WASHINGTON ― The U.S. House approved a bipartisan, Senate-passed measure Wednesday aimed at limiting President Donald Trump’s authority to launch military operations against Iran.
The White House issued a threat Tuesday that Trump will veto the measure, warning it would “undermine the ability of the United States to protect American citizens whom Iran continues to seek to harm.”
The measure was under House floor consideration as U.S. officials confirmed two Americans and one British national were killed when more than 15 small rockets hit Camp Taji in Iraq. Officials did not say what group they believe launched the rocket attack, but Kata-ib Hezbollah or another Iranian-backed Shia militia group is likely.
The resolution passed the House 227-186 and the Senate 55-45. On Wednesday, six House Republicans and one independent joined Democrats to constrain the White House, with six Democrats defecting.
To override an expected Trump veto, two-thirds votes in the House and GOP-run Senate would be needed.
Authored by Sen. Tim Kaine, D-Va., the resolution says Trump must win approval from Congress before engaging in further military action against Iran. House Majority Leader Steny Hoyer, D-Md., said the measure was not about Trump, but about asserting Congress’ powers under the Constitution to declare war.
“There are a lot of countries where one person makes decisions. They’re called dictators. Our Founding Fathers did not want dictators running the United States of America,” Hoyer said.
Congressional Democrats have also been sharply critical of the administration’s shifting justification for its Jan. 3 drone strike against Iranian Gen. Qassem Soleimani, to which the rocket barrage was in response. They have criticized the effectiveness of the administration’s “maximum pressure” campaign against Iran, arguing that Tehran immediately replaced Soleimani with his deputy and that the country is still enriching nuclear material.
“We’re now closer to a war with a country that’s closer to possessing a nuclear weapon," House Foreign Affairs Committee Chairman Eliot Engel, D-N.Y., said in a House floor speech. “The last few weeks have also shown the administration’s scrambling to come up with a legal justification for the strike.
"Contrary to the initial claims, it quickly became clear that there was no imminent threat. In fact, when the administration sent a legally required report to Congress laying out the legal and policy justifications, there was no mention of an imminent threat, none whatsoever.”
The White House veto threat issued Tuesday argued that the measure was unnecessary because “there have been no further uses of force between Iran and the United States” since Iran’s Jan. 8 missile strike against U.S. forces in Iraq in retaliation for Soleimani’s death.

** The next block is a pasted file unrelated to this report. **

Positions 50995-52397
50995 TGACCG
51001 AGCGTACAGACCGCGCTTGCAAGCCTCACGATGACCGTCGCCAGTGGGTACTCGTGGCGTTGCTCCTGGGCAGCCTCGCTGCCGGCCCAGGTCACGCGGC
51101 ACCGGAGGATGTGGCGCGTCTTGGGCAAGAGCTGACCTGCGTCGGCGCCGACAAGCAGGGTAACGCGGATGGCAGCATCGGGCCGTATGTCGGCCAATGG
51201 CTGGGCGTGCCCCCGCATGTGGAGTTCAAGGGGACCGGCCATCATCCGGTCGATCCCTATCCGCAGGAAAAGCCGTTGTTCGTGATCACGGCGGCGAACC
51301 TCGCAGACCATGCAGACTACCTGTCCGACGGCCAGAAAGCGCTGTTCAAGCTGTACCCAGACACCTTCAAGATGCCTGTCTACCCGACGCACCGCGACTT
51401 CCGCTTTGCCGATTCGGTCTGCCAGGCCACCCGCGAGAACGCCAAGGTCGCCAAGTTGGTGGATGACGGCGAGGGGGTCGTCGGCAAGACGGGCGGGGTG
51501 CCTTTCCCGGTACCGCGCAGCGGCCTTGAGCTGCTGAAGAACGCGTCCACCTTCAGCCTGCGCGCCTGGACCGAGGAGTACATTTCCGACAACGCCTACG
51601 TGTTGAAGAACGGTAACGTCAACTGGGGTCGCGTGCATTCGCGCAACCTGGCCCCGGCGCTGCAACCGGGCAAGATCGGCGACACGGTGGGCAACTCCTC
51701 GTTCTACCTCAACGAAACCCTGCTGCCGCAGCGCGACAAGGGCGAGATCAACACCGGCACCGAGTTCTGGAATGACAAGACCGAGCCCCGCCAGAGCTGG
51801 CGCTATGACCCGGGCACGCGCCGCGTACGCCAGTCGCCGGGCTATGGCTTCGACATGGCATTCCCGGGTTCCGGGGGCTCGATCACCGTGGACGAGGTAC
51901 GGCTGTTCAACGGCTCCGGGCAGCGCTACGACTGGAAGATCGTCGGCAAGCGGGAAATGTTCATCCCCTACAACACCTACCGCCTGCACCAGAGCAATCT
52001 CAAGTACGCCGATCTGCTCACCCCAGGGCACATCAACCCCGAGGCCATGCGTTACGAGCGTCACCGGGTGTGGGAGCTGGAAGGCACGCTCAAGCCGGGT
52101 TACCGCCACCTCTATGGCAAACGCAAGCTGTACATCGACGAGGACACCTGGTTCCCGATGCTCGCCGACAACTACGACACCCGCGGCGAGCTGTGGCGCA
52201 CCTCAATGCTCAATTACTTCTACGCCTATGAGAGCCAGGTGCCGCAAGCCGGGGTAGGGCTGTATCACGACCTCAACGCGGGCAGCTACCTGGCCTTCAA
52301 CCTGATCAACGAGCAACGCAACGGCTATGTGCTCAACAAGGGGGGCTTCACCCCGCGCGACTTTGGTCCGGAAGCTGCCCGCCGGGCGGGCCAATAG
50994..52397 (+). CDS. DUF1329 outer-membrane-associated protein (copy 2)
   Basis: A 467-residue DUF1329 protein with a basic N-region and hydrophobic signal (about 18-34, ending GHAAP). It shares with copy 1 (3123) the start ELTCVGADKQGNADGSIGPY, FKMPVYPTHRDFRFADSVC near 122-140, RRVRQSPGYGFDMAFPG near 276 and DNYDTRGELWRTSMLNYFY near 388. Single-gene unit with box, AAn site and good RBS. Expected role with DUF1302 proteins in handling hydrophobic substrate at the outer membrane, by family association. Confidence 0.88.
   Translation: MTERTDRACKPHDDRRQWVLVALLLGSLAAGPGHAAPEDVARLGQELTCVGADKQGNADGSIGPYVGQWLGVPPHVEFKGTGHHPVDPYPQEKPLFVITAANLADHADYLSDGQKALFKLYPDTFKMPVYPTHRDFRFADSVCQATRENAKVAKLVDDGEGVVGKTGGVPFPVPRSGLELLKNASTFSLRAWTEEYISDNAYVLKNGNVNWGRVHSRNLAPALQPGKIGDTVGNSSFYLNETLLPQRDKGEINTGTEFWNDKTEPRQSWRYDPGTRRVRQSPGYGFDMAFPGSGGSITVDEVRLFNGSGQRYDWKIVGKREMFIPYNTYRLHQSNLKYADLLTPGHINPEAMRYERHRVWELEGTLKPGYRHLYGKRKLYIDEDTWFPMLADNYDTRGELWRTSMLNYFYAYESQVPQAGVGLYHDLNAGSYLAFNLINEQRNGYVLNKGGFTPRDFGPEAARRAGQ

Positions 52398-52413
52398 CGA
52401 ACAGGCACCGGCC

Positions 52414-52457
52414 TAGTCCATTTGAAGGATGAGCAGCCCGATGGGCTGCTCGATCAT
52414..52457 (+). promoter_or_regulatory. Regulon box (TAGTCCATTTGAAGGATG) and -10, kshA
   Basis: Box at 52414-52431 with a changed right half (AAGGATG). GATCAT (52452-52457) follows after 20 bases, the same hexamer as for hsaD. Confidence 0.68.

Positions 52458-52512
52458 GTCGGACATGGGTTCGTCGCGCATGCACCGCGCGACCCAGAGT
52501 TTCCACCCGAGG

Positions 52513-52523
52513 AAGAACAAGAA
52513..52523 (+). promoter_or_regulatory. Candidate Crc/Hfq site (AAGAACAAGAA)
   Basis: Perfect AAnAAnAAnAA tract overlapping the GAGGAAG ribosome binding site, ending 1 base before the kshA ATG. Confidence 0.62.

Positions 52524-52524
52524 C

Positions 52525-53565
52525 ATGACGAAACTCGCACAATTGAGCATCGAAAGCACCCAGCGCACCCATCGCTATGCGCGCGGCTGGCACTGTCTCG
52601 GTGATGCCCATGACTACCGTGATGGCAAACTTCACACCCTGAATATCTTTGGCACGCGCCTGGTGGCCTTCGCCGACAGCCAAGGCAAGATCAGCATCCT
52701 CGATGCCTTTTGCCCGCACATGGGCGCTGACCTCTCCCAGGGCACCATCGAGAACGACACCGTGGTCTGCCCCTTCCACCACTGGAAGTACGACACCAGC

House Foreign Affairs Committee ranking member Michael McCaul, R-Texas, echoed those arguments.
“If we were to launch strikes in Iran, I believe the president would need to come before this body to ask for a new authorization, but that is not what we are facing,” McCaul said, adding that Trump has said he does not want to go to war against Iran and has shown restraint in taking military action.
The administration and allies have argued the Dec. 27 killing of an American interpreter in Iraq by Iranian-backed militias and the Dec. 31 attack on the U.S. Embassy in Baghdad by supporters of an Iranian-backed militia were part of a pattern that would have escalated without Soleimani’s death.
According to the White House memo that recommends a veto, the U.S. strike was a justified response “to an escalating series of attacks in recent months by Iran and Iran-backed militias on United States forces and interests in the Middle East.”
The memo also argued that Trump was authorized by his executive powers as well as the 2002 war authorization, which ― beyond its initial focus on former Iraqi leader Saddam Hussein and his forces ― justified actions to stabilize Iraq, defend U.S. troops and respond to threats from Iran-backed militias.
In his House floor speech, Engel refuted the White House’s position as an overly expansive interpretation of the law that’s both out of step with Congress and the American public.
“I’m worried that the president made a decision to escalate tensions with Iran, failed to consult Congress, misled the American people why the strike was necessary, then switched gears and conjured up this dubious legal justification,” Engel said. “The American people don’t want war with Iran. Congress has not authorized war with Iran. That should be crystal clear.”
The Associated Press contributed to this report.